Den 20:e September presenterade jag på SAST Stockholm (Swedish Association for Software Testing). Under 30 minuter delade jag med mig av mina tankar kring hur man uppnår “Flow through Visualization”. Presentationen hittar du här, och nedan har du inspelningen av presentationen. Videon fokuserar bara på mig, men med lite skicklighet kanske det går att klickaContinue reading
I love visualization and I collect visualizations. Why? Well, I love drawing and have a very visual way of thinking. But more importantly, I’ve been amazed time and time again, how great an impact a valuable and useful visualization can have on a team’s ability to focus, collaborate, and adopt new behaviour.
This passion for post-its and whiteboards finally manifested itself in the form of a book; “Toolbox for the Agile Coach: Visualization Examples – How great teams visualize their work”. Not only am I proud and happy of the final result, I’m also very excited about the way it came about. This blog is about how I wrote a book, publicly and collaboratively online, with frequent increments and tight feedback loops.
Help your team improve by visualizing their way working with the fluent@agile game. With the game you can help a team find out where it is on its agile journey and help it find new ways of both fine tuning and make leaps in their daily agile practices.
Me and Christian Vikström made the game together at Spotify during the spring 2014 when we were coaching and helping team to improve their agile skill sets and processes.
At Spotify the teams owns their own way of working. A team is basically only accountable to itself. We therefore needed an coaching tool that could help team take ownership of their self image and improvement strategy.
We also wanted the tool to be opinionated. It should be normative, tell what’s good and not, what kind of practices and behaviour that’s expected and not. But at the same time it should be open to new ideas, new practices and the teams local conditions.
I’m happy to announce that Toolbox for the Agile Coach – Visualization Examples is now available on LeanPub! It’s a 124 page book cramped with visualization examples for teams on how to improve collaboration and communication, as well as shaping behaviours.
It’s been great fun to write. It’s been great fun to get feedback from early readers. It’s been great fun to show it to colleagues and friends. And now, finally, it feels awesome to be able to share it with you!
I planned to release the book in physical and digital form at the same time… but getting it printed have sadly taken forever, and I still don’t know when it will be available on Amazon.
So, I’ve decided to go ahead and release the digital version first. Might be a stupid thing to do from a marketing perspective, but I don’t care about that. I want the book out and available 🙂
Update: The book has since the publication of this blog been
made available for purchase at LeanPub.
A couple of weeks ago I published my new book ”Toolbox for the Agile Coach – Visualization Examples (How great teams visualize their work)” even though it’s still very much a work in progress.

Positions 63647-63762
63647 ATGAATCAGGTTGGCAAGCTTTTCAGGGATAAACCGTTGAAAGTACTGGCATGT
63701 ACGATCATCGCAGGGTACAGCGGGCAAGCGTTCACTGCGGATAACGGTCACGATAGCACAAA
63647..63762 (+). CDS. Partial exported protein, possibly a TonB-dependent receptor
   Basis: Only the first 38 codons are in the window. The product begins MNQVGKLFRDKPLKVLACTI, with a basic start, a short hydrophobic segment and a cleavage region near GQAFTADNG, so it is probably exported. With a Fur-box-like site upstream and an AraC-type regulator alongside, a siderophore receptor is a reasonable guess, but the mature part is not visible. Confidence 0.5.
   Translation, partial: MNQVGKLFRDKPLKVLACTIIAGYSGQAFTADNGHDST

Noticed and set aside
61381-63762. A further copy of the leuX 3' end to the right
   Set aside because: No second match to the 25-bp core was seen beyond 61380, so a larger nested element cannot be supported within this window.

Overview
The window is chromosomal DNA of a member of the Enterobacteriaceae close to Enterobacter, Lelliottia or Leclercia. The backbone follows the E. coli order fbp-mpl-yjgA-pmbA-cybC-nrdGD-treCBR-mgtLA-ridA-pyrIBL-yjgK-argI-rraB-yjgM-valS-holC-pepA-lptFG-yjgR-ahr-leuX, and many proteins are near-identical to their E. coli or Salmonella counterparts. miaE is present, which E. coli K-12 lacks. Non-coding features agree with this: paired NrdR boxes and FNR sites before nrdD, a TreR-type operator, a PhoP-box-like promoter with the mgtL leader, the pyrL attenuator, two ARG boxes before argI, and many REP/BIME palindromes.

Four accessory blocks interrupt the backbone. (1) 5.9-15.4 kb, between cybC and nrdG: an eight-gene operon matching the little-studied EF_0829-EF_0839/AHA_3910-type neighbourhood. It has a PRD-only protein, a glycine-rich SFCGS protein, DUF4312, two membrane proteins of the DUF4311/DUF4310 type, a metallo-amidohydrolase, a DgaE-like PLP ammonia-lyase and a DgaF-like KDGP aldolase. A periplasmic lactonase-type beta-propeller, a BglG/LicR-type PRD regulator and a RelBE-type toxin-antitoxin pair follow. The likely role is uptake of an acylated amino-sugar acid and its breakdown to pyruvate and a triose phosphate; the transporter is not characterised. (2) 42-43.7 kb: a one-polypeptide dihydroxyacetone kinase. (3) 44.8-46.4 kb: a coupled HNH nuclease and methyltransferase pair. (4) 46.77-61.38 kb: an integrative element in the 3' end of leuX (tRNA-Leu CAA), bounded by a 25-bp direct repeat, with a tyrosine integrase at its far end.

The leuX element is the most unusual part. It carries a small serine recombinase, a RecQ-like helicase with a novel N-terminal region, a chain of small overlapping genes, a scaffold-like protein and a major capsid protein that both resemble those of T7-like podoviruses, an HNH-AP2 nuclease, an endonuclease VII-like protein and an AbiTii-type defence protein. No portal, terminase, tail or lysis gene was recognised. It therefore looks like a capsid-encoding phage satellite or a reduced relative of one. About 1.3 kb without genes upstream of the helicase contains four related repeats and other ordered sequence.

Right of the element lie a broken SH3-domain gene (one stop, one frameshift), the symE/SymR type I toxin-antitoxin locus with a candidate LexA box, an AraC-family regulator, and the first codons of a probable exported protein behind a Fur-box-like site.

I’ve made it public, thanks to persuasion from my colleague Hans Brattberg. I decided to try out Google Slides to make it easily accessible and to provide a simple way to give feedback. That turned out to be a great decision. The response has been overwhelming. There are at any given point 5-15 people reading the book, many of which provide great feedback, point out spelling correction and provides generous suggestion for more examples.
I’ve met very few teams that successfully found a valuable and useful way to update and use a Sprint Burndown. The Sprint Burndown can be tedious to update (if done manually), and doesn’t seem to trigger the discussions in the Scrum team it is designed for. Even to agree on a unit causes confusion (hours, tasks, finished User Stories?).
But don’t despair; let me introduce you to Confidence Smileys. Confidence Smileys provide a simple, honest, transparent and overview-friendly tool for the team to visualize how confident a team is that they will be able to finish each User Story by the end of the sprint. The can replace the need for a Sprint Brundown (or Sprint Burnup), or function as a complement.
Last week Jimmy Janlén and I held a shortened version of our course Training from the Back of the Room for our former colleagues at Spotify. Actually it is not “our” course, but Sharon Bowmans. It’s based on her books about how create a more engaging learning experience in the class room, especially when training adults.
“I really liked the whole setup of this course – a really well organised and inspiring day. Wow :-)”
Jimmy and I are certified trainers of this course. We use the techniques when we do training. But we have also experienced how useful they are in other coaching and facilitation situations, such as workshops and retrospectives. Almost any meeting can be made more engaging and with longer lasting result with the set of tools TBR provides.
We have chosen to call the shortened training Facilitating from the Back of the Room, since that is what we agile coaches do most. 16 persons from the Spotify Agile Guild showed up this beautiful day in a corner room on the 17:th floor in High Tech building with amazing views over Stockholm city. We have to admit we were a little nervous at first. Would this actually make sense to coaches? It did.
Just got back from DARE conference in Belgium. I don’t know how Maarten makes it happen, but I always leave with more ideas than I had when I came. I ran a session on visualization – highlighting our brains limited capacity capture and record knowledge (and what to think of when using visualization). An amazinglyContinue reading